About A Girl

  • SumoMe

A succulent piece of meat stared in her face as she stood up from the table.

“You will not eat?”

No answer.

“Why won’t you eat?”

“I’m not hungry.”

“But its your favourite! I asked Maasa to cook it especially for you.”

A glance. “Not today, aunty, thank you.”

And gone.

Thoughts raged in her mind. What had made her refuse to eat that meat. Why did she turn away even when she saw the look of hurt on aunty’s face. Why did she even come to this God-forsaken city.

“A newspaper article, Beta, just read it.”

“A budding journalist ought to read other journalists, na?” A quick glance of contempt.

“Bellur? You will go to Bellur to report on the skin condition of a cow? Ha ha ha. You really will be a rich one, some day”

Shutting her mind to another day of taunts, she took the newspaper and went out of the house. There was a field nearby; the grass was long un-mown, and she could lie down and go to sleep, and stay undetected for hours. Back propped against a fledgling tree, she stretched out her feet, feeling the pleasurable prick of grass on her skin.

For two hours she read and re-read. And she made up her mind.

“I’m not sitting for the test tomorrow.”

“What?” The note of anger did not need to be concealed.

“I’m not sitting for that exam. I will never be happy there, I can’t do it.”

“And what will you be happy doing? Frittering away money and living like one of those fast women?”

“I will be happy doing this. Yes, I will be happy reporting on the skin diseases of cows in Bellur.”

“Fine. Do as you like. You can go there tomorrow itself. Sit in the train eating moomphali while everybody else takes the exam. I’ll tell Nana to make your ticket right now only.”

And so the train. The train that got derailed and lost a bogey. The train which became famous because it was on its last legs when it made its last journey. Her photo came in the paper. The skin that didn’t look human anymore. The head that no longer had the hair she carefully bathed twice a week. The camera followed her around for a week. Her bandages became national news. Her doctors were on TV.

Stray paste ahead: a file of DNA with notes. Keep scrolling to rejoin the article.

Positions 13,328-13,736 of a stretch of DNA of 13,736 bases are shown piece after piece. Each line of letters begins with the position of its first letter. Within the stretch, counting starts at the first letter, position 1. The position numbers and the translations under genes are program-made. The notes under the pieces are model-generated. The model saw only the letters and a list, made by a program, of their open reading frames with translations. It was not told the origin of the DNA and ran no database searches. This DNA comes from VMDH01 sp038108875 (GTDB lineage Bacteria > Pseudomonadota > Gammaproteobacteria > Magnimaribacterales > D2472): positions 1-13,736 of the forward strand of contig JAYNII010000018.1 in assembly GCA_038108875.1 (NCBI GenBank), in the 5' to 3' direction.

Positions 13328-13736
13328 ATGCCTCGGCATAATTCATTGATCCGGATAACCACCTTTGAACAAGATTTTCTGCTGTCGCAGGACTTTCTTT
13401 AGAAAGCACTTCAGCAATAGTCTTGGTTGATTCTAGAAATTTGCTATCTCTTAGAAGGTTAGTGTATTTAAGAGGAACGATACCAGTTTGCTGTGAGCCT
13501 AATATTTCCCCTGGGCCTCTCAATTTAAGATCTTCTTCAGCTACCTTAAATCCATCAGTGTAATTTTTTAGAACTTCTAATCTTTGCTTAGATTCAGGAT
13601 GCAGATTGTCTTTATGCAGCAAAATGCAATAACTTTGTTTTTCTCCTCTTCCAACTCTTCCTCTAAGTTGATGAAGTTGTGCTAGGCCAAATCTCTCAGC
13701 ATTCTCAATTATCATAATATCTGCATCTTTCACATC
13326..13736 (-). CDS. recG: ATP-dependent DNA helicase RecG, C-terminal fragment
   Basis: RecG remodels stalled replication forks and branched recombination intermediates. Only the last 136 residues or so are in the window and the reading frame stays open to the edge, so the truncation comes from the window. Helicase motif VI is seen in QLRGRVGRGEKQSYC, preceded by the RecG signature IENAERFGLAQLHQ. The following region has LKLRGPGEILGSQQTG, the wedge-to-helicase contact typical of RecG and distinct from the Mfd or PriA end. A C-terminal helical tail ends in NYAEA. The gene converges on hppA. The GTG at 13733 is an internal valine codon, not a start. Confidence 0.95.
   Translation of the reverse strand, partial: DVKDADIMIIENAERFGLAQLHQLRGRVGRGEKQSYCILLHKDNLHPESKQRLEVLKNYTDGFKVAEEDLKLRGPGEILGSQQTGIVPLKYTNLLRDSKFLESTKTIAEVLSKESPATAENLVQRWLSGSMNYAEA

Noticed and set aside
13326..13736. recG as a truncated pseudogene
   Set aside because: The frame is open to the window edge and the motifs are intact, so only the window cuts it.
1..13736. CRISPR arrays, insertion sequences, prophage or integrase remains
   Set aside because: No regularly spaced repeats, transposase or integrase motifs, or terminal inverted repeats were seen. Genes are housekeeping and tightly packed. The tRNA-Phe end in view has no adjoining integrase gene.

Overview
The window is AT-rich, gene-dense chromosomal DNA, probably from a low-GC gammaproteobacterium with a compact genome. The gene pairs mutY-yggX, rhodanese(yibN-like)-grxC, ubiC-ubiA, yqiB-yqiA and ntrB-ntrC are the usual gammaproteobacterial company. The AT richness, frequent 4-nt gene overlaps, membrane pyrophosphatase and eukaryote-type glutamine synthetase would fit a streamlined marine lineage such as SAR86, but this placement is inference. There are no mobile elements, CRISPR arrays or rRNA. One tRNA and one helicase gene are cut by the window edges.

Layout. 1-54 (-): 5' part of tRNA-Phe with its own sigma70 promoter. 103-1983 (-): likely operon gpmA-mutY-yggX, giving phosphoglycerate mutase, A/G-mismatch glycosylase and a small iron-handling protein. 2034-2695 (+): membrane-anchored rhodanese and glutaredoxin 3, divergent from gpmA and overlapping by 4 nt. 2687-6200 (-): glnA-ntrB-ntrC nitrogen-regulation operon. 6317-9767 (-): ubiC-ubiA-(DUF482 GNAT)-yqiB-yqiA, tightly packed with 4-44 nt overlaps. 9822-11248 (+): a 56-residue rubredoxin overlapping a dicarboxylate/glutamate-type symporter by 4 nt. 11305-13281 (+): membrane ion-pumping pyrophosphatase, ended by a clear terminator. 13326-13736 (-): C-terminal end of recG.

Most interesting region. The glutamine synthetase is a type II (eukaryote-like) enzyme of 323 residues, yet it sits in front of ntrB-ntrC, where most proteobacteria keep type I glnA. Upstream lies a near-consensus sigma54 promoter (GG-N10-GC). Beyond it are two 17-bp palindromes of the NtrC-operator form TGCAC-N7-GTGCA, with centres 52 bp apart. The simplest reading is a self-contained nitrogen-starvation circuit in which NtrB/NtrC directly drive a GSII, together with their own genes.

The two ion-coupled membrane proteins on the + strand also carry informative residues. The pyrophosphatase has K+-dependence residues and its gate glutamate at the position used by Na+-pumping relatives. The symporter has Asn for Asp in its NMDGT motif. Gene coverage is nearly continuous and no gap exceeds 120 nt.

“How do you feel?”

“The only survivor in the bogey that went under, — lies today in the government hospital of – ”

“Do you feel this tragedy could have been avoided?”

“Yes, she is stable, but….”

“Plastic surgery is out of the question. We don’t have the money.”

Alone in a roomful of people. Watching the sun rise and set each day with equal disinterest. The newspaper torn up every morning.

Six months later, another ride. This time in a car. A city far away.

“It’ll be good for you, beta.”

Not that she had anything better to do. So she went.

The change was good for a while. Having strangers stare is better than having acquaintances sympathise. But not by much. There were no grassy fields to lose oneself in, and it was torturous watching the neighbourhood children discuss their career plans every evening.

“I will be a doctor.”

“I will build India’s first space craft!”

“I want to be a journalist!”

Me too! she wanted to scream. I want to be a journalist too! I want to write! I want to be read and heard!

Aunty came into the room.

“Here.” A silent offering of food. She turned to go.

“Thank you.”

She turned when she heard the tears. A scarred arm went around the thin shoulders of the girl in front of her. Many minutes passed.

“Thank you, I am really hungry. I love how Maasa cooks this.”

“She has promised to teach me how to make it so you can have it every week.”

Smiles exchanged, and a deeper level of understanding reached.

Within a week she was writing for the neighbourhood news journal. A month later, the district newspaper hired her. Three years later, a national daily had her writing for them. And five years later, she finally had the money for the surgery.

“Aunty, I have something for you!”

“What, child? I’m a mess right now.”

“Leave the paints and come with me.”

“Come with you? Where?”

“Come and you’ll see.”

Tears of joy, as a trembling arm, still scarred, hugged the girl, still thin, beside her.

“This is for you.”

Koyel Lahiri

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